Professor of History
80 Fifth Avenue
I am a Professor of History at the New School for Social Research and Eugene Lang College. My main research and teaching areas are post-1945 US history, the global 1960s, the Holocaust, social movements, political violence, and human rights in the “War on Terror.”
My first book is Bringing the War Home: The Weather Underground, the Red Army Faction, and Revolutionary Violence in the Sixties and Seventies (2004). It is a pioneering work of global history that engages the parallel trajectories of “armed struggle” groups in the United States and West Germany. My second book is The New Life: The Jewish Students of Postwar Germany (2014). It examines the efforts of Holocaust survivors, when refugees in postwar Germany, to pursue advanced degrees in German universities. The book is a unique look into the fractious, postwar world and the means by which survivors gained again a sense of power, purpose, and a positive vision of the future.
My journey into academia began at Cornell University, where I earned a PhD in history under the direction of Dominick LaCapra — a towering figure across the humanities. Trained in great varieties of critical theory, I brought these to bear in my examination of left-wing radicalism. My key concerns were the political, ethical and existential appeal of violence; how past collective traumas shaped political behavior; and the need for normative limits to constrain the actions of the state and dissidents alike.
While doing research for the project, I developed my passion for oral history. Interviewing historical subjects is an unsurpassable way to engage the intimacy of lived experience. I have conducted close to 100 oral histories, and I relish teaching oral history to my students.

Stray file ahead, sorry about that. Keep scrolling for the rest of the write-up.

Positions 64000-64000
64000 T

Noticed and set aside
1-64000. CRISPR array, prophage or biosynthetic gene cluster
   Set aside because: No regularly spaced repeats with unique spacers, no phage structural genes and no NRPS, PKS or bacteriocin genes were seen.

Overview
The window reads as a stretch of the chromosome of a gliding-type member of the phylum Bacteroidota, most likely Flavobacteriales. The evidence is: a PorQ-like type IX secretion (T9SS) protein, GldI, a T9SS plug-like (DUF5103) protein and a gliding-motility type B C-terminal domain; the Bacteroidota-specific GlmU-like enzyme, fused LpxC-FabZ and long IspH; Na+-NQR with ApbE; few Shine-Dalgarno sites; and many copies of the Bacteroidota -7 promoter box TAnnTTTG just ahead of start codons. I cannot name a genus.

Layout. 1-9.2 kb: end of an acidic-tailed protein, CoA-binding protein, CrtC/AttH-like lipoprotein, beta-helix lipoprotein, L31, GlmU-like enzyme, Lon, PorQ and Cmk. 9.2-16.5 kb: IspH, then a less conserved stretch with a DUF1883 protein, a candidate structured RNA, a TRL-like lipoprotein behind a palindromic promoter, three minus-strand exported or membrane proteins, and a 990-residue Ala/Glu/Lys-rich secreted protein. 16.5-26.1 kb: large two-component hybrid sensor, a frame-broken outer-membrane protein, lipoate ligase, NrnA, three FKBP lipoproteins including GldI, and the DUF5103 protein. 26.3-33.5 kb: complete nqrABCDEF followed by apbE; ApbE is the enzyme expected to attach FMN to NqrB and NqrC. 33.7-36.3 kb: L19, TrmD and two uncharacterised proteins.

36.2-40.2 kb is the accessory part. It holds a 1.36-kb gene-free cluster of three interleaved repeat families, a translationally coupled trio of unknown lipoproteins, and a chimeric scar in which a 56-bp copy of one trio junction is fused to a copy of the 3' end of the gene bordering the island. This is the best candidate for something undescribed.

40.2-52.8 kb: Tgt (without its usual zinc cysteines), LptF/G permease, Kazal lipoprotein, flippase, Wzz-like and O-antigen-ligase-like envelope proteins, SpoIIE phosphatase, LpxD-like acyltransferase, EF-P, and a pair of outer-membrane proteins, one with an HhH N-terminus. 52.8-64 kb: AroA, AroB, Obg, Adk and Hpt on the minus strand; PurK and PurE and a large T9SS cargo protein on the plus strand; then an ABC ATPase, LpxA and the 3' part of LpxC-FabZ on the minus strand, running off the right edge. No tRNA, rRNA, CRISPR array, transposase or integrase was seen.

Working on my first book, I ran across many other young scholars fascinated by the 1960s. To give our work a platform of its own, I co-founded in 2008 the interdisciplinary publication The Sixties: A Journal of History, Politics, and Culture. I continue to co-edit the journal, which publishes exciting work on the global 1960s.
My work on the postwar experience of Holocaust survivors is a bracing inquiry into processes of dehumanization and an account of the process — often neglected in Holocaust studies — by which survivors can both reclaim the past and claim new lives. For it I did oral histories in the United States, Germany, and Israel.
I remain very active in international communities studying the global 1960s. I also remain fascinated by the origins, evolution, and success and failure of social movements. I recently co-edited a book on opposition to both nuclear weapons and nuclear power in the 1980s. My current book project is a study of domestic opposition to America’s post-9-11 wars. For it I am conducting oral histories, scouring the archives on anti-war organizations, and reflecting on my own opposition to the wars.
My scholarship reflects my activism, and vice versa. I am a longstanding veteran of social justice struggles. Starting in the 1980s, these include: divestment from apartheid South Africa; opposition to CIA campus recruitment; HIV/AIDs activism; the movement for global economic justice; and opposition to the 1991 and 2003 Iraq wars. Since 2005, I have been a leading member of Witness Against Torture – a grassroots, direction action group seeking to close Guantanamo prison and end US torture. My work with the group is a subject of an oral history conducted by Columbia University for its “Guantanamo Bay Oral History Project.”
Beyond my academic work, I have written essays for Public Seminar, The Los Angeles Review of Books, and Waging Nonviolence. They range from reflections on the violence of the New Left; to the fate of “war on terror” prisoners; to the engagement of torture by the arts world; to the treatment of the 1960s in pop culture such as the TV show Mad Men; to the life and legacy of iconic American radicals.
The New School is a perfect home for me, in its combination of critical inquiry, political engagement, and the idealism of the young and old alike.
Ph.D. in History, Cornell University, 1998
M.A. in History, Cornell University, 1995
B.A. in History, Brown University, 1989
Journals – Editor
Select Articles and Book Chapters
Academic and Public Presentations
60s as Global History
Independent Study (Open Campus)
Peace to the Poets
Ind Senior Project (Open Campus)
First Year Seminar
America is Hard to Find